The age of multifunctionals Multifunctionals are more complex to work with than traditional preservatives: they tend not to be broad spectrum (some are antibacterial and some are antifungal); they may require bespoke blends depending on the formula and application; they have a higher cost than petrochemicals as they are derived from natural sources. Depending on the budget and the application multifunctionals can be used: ■ To create your own blend for broad protection ■ As a ready-made blend ■ To use lower levels of traditional preservatives via a synergistic combination with multifunctionals. Other important factors to be taken into

account when selecting the multifunctionals to work with are the green positioning, the type of formula (pH, application etc), regulations and cost. In fact, I believe today the preservative system is very much part of the green positioning of a cosmetic product. If the product is certified, the preservative system needs to compliant with the relevant standard. If the product is claimed to be 100% natural, its preservatives system needs to be consistent with that. Or simply free from whatever is on the free-from list, even if it is not

declared openly as a product claim. Once that is clear, the other criteria can be

taken into account in the selection process before starting the actual testing. The data behind the ingredients is also important for the safety evaluation. Sometimes the suppliers can provide the necessary data, sometimes it is down to the other data available from other long term uses. The multifunctionals are not as straight

forward to find as the preservatives in Annex V and for this reason I wrote a handbook with over 150 raw materials with information on their INCI and supplier names, Cosmos and regulatory status etc, so it is much easier to start the selection process and the cosmetic preservation strategy.

Conclusions Cosmetics are an emotional affair, and consumers’ desire for natural, sustainable and safer products is driving the industry to find alternative solutions to traditional preservative systems. The regulatory restrictions on free-from claims did not tackle the consumer need to distinguish natural from not natural and to be protected from greenwash, whereas the US is providing an interesting framework to define natural and natural-derived claims in cosmetics. The industry is still required to comply with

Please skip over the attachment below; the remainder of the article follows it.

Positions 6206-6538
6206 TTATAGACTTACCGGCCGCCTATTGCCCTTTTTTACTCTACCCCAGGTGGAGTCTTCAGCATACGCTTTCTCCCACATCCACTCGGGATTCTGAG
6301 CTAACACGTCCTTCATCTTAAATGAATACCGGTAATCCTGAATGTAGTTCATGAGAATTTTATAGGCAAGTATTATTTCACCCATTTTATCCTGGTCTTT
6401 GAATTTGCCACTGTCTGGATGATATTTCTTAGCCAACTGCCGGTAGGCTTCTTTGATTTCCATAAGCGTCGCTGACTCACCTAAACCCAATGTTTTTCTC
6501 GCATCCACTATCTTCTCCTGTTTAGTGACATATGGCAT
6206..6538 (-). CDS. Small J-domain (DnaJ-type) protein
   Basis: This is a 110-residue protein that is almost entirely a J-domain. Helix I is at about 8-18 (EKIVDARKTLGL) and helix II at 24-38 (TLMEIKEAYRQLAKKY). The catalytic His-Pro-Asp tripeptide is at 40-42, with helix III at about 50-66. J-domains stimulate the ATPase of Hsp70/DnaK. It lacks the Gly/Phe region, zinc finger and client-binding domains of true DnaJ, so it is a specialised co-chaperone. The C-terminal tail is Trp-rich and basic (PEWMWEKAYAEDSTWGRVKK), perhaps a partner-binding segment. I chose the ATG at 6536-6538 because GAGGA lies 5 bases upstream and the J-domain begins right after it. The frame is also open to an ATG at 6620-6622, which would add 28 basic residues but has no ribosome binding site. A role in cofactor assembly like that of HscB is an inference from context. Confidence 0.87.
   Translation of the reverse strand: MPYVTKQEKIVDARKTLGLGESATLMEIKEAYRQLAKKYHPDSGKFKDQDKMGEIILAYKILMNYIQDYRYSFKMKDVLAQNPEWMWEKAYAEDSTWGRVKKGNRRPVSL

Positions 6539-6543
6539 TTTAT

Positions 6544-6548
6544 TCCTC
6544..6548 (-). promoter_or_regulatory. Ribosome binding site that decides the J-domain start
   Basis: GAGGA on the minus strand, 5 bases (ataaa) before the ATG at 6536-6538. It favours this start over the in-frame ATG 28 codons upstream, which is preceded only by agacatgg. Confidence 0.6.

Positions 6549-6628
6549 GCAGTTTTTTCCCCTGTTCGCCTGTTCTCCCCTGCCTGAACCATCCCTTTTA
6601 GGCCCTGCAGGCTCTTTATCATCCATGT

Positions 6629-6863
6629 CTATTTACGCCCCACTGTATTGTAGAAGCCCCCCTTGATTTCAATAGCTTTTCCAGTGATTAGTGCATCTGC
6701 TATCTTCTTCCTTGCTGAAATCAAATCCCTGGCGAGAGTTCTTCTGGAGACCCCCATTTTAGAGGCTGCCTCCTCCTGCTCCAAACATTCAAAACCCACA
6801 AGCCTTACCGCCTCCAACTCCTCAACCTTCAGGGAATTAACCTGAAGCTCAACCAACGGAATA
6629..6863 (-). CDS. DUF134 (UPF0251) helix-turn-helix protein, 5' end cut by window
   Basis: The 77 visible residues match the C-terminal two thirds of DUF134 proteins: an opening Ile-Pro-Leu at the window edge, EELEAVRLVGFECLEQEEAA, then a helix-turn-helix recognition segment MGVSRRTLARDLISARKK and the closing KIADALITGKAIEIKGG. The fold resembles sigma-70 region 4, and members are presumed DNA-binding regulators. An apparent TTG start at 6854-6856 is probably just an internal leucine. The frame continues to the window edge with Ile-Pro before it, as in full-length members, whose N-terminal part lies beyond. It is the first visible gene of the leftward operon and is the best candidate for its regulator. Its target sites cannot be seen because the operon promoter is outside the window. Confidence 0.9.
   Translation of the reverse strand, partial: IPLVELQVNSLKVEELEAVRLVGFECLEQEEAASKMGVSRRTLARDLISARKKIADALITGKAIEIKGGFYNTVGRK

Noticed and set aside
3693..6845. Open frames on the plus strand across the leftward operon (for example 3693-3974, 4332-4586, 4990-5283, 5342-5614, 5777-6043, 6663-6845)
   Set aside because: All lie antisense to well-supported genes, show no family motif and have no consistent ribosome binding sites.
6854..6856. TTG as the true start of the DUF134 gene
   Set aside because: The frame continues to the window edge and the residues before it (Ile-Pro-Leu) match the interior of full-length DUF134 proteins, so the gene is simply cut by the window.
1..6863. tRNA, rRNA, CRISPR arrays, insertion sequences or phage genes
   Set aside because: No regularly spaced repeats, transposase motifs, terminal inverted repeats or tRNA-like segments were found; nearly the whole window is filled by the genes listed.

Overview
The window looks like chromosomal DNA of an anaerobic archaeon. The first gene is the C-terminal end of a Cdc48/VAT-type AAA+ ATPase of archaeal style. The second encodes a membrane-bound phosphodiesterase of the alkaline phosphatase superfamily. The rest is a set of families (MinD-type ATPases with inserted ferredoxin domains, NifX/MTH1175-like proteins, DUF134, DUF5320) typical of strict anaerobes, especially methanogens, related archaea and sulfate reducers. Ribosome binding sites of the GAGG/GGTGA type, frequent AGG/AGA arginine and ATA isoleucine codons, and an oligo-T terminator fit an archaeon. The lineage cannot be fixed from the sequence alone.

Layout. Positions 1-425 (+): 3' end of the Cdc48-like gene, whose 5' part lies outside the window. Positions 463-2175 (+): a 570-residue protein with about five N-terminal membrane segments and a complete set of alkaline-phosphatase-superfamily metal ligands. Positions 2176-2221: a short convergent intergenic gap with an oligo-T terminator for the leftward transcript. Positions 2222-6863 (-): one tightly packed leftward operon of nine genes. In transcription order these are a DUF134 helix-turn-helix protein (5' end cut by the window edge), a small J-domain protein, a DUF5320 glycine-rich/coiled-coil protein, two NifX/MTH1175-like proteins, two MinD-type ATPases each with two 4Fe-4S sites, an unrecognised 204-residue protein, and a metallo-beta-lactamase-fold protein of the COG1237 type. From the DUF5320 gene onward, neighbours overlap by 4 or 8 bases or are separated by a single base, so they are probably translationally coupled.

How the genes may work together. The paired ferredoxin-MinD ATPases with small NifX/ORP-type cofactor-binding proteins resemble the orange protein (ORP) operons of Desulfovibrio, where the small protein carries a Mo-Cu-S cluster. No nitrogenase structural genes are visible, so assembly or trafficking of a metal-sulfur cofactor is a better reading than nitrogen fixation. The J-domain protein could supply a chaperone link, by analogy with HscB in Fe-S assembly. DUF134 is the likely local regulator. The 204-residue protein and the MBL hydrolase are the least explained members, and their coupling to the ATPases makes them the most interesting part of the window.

the current regulations and use good science to produce stable and pleasant products. Emotions versus regulations and logic is quite a dilemma. In my opinion the solution is to use a win win approach based on using green chemistry multifunctionals which appeal to the consumers with green values. Using them in combination with traditional preservatives also has the potential benefit of reducing the exposure to traditional preservatives reducing the risk of further restrictions as we saw with MI and MCI. For more information about preservation using green chemistry materials you can visit my website where you can also find a virtual presentation I created for NOHBA (Natural and Organic Beauty Alliance) and updates on the free webinar I am organising at the end of September with a great selection of industry experts.

*Disclaimer: the information provided by Barbara Olioso represents her own opinions is for general information purposes only. All information provided is provided in good faith.

References 1 committees/consumer_safety/docs/ sccs_o_132.pdf

2A committees/consumer_safety/docs/ sccs_o_178.pdf

2B house-bill/5017/text?q=%7B%22search%22% 3A%5B%22natural+cosmetics+act %22%5D%7D&r=1&s=1

3 unilever-plans-for-1-billion-investment -in-climate-and-nature-fund.html

4 news/johnson-johnson-commits- 800-million-to-making-more- sustainable-products